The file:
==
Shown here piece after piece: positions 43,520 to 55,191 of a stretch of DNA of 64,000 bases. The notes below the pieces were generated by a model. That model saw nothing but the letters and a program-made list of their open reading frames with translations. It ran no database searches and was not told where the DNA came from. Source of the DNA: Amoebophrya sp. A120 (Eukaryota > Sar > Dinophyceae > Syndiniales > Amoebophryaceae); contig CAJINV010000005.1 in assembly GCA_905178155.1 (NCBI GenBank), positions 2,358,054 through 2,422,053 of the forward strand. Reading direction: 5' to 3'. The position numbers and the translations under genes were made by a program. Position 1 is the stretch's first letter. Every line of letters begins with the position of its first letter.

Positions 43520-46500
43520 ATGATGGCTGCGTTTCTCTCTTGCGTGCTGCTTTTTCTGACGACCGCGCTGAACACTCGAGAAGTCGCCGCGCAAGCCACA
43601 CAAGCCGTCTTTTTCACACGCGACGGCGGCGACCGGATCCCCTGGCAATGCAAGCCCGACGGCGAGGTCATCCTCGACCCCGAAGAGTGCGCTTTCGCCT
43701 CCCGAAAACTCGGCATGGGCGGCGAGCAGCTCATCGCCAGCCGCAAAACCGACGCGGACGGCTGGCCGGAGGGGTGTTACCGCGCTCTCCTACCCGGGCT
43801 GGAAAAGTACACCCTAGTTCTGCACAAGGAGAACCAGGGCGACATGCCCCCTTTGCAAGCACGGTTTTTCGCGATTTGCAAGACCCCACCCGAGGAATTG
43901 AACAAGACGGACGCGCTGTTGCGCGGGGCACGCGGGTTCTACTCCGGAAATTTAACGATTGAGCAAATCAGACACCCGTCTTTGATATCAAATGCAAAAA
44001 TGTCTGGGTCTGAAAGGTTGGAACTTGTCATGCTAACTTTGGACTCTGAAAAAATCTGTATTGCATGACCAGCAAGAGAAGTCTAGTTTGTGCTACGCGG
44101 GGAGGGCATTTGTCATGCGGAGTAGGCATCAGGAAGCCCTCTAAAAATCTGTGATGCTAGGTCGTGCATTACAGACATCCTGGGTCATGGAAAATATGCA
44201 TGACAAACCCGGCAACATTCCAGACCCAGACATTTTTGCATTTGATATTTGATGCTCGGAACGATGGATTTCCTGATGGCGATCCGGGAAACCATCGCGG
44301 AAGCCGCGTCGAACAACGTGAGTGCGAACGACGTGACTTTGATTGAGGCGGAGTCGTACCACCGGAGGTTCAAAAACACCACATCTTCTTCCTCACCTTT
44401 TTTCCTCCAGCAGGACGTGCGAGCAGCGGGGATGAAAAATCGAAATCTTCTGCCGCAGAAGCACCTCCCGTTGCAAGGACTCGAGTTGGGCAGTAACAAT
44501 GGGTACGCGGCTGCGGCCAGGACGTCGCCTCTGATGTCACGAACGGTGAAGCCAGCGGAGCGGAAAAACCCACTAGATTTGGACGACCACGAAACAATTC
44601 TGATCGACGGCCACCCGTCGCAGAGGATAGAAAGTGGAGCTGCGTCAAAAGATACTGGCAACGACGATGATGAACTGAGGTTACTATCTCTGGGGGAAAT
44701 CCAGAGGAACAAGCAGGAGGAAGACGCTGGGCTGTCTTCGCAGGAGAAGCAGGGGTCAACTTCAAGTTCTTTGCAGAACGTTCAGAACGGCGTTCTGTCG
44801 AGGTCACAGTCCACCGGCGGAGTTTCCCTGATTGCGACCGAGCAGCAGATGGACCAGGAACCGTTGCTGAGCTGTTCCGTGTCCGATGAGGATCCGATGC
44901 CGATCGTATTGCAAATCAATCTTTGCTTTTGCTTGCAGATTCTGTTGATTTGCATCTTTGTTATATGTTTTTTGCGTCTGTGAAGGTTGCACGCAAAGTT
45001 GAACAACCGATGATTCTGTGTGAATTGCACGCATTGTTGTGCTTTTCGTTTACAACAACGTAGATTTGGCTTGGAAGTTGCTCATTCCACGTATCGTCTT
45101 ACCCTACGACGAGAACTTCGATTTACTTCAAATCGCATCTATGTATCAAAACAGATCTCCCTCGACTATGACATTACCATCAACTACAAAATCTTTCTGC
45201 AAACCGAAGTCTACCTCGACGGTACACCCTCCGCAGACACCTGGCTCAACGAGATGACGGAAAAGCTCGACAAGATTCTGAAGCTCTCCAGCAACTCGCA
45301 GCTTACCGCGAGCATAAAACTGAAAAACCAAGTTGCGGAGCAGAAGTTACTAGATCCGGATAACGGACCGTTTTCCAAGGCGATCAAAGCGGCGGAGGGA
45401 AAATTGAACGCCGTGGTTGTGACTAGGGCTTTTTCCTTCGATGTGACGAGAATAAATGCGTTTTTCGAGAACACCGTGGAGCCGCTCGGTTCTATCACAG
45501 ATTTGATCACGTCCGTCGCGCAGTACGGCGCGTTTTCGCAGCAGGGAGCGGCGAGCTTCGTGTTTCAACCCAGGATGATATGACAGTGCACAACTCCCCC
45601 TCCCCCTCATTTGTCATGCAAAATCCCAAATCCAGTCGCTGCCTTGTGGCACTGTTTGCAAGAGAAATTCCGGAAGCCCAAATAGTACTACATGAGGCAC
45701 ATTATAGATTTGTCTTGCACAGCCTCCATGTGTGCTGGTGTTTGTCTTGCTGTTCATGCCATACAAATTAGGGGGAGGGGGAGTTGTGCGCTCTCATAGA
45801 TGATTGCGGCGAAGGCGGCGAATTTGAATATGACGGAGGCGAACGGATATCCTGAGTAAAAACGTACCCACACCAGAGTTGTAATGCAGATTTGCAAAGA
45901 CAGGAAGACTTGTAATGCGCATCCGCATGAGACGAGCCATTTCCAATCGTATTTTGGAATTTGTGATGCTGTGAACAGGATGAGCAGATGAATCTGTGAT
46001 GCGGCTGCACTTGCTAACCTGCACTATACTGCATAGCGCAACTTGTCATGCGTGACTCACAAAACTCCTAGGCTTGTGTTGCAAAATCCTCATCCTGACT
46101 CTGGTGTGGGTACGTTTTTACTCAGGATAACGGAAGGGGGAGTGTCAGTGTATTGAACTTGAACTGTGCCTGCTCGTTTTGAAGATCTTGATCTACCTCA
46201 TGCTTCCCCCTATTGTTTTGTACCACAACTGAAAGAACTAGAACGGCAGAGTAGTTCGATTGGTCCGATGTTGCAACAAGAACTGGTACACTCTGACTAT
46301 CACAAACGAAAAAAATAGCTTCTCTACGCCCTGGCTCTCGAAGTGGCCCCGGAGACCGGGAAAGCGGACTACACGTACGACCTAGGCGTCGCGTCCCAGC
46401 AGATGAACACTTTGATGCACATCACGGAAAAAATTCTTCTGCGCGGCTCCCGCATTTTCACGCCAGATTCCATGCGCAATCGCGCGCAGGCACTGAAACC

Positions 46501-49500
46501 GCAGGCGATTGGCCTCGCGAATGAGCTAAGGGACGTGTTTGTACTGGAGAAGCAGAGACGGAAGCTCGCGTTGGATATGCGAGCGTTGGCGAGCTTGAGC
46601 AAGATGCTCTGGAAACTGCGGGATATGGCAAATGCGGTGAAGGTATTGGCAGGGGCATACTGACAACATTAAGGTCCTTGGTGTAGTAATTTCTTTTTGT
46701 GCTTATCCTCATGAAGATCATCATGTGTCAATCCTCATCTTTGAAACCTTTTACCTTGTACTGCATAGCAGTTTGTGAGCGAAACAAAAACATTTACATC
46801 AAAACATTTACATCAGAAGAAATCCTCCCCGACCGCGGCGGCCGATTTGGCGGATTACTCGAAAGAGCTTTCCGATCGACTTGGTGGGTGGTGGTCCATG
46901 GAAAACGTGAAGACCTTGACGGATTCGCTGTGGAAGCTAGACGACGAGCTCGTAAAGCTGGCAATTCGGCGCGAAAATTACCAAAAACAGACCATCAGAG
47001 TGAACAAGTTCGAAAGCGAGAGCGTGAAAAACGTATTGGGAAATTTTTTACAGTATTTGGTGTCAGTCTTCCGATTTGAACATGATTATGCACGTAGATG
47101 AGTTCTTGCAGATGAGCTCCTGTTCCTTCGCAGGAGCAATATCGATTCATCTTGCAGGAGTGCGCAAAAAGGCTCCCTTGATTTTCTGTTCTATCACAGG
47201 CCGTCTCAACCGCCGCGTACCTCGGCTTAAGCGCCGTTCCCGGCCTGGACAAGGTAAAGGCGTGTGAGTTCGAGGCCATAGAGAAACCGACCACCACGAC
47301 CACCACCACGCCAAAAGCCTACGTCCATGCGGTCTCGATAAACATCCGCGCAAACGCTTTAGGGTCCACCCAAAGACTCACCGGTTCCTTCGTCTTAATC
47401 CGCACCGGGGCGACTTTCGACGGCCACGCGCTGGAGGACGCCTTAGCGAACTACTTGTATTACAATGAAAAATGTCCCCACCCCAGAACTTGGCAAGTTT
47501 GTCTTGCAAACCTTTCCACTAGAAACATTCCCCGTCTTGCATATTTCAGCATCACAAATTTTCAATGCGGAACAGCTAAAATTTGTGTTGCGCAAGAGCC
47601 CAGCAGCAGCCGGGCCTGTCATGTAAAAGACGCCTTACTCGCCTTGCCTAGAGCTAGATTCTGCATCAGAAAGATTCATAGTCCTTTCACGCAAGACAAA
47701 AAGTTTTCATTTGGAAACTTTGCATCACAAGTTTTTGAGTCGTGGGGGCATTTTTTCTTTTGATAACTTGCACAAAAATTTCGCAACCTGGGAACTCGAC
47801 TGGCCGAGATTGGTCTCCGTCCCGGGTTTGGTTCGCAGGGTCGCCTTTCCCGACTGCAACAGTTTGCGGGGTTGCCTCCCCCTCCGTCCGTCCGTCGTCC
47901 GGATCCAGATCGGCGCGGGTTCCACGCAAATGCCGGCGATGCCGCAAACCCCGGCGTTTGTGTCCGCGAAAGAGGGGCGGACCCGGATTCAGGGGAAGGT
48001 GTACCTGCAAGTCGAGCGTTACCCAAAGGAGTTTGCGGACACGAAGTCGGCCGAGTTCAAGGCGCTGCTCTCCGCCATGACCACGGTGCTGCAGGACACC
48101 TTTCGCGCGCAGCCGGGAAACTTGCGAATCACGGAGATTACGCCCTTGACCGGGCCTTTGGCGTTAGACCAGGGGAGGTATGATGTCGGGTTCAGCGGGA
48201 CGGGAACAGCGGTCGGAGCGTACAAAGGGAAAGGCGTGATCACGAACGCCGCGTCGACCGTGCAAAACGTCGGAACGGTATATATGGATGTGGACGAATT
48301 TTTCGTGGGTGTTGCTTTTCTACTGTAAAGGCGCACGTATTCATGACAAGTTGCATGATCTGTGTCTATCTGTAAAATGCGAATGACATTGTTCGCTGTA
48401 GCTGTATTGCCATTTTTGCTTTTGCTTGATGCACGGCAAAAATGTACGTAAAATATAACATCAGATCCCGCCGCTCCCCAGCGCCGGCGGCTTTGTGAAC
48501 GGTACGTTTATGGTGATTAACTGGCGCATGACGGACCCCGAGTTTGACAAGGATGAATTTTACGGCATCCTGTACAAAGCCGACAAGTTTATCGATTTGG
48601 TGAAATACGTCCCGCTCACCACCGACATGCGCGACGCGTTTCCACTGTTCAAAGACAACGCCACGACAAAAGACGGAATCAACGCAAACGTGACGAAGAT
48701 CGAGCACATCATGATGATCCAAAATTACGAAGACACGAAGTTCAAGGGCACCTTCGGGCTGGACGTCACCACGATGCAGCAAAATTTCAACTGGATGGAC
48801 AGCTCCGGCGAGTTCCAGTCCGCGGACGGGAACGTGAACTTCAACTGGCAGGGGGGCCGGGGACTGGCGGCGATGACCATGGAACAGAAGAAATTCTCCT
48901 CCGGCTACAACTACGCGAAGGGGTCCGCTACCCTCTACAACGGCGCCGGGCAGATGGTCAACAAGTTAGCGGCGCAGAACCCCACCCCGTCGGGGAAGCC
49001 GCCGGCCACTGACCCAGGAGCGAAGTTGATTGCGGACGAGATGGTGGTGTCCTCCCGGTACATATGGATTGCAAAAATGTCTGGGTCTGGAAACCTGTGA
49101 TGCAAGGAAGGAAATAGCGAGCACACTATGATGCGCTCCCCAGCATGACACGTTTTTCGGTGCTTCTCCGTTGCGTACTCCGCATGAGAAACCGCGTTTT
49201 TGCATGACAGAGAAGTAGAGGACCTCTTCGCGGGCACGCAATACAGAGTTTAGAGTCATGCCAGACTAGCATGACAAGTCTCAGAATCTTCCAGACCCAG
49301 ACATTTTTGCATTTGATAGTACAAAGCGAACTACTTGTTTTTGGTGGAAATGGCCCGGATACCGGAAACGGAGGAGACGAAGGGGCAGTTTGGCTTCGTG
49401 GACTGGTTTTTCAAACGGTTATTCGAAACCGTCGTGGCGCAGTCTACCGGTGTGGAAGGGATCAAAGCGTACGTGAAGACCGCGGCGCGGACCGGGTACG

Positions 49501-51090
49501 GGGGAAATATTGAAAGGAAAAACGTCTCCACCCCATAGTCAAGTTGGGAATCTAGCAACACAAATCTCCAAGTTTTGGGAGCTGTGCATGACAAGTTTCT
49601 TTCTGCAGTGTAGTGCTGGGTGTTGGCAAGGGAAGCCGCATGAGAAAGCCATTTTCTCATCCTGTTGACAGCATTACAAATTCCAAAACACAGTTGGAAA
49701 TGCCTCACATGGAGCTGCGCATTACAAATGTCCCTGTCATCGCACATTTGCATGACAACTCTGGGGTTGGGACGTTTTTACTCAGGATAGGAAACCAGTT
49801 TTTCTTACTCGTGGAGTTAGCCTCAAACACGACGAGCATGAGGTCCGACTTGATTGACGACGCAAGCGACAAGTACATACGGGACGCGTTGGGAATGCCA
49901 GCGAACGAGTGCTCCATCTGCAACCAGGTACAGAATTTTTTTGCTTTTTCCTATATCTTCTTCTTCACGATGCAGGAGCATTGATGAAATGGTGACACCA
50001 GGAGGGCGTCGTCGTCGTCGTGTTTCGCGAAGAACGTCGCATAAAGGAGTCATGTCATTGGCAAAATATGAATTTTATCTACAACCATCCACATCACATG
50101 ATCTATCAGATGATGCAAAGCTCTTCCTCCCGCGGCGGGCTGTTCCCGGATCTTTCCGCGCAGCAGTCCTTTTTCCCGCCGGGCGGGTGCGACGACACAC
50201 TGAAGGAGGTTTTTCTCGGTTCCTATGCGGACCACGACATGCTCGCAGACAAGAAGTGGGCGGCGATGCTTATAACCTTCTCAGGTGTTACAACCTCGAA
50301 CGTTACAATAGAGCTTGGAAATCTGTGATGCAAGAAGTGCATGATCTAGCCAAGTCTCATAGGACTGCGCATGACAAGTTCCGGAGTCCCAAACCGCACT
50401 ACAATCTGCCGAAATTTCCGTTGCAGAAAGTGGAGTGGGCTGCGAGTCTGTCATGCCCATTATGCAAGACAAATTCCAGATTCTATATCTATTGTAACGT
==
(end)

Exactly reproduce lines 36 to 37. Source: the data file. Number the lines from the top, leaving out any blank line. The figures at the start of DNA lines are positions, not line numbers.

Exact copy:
46701 GCTTATCCTCATGAAGATCATCATGTGTCAATCCTCATCTTTGAAACCTTTTACCTTGTACTGCATAGCAGTTTGTGAGCGAAACAAAAACATTTACATC
46801 AAAACATTTACATCAGAAGAAATCCTCCCCGACCGCGGCGGCCGATTTGGCGGATTACTCGAAAGAGCTTTCCGATCGACTTGGTGGGTGGTGGTCCATG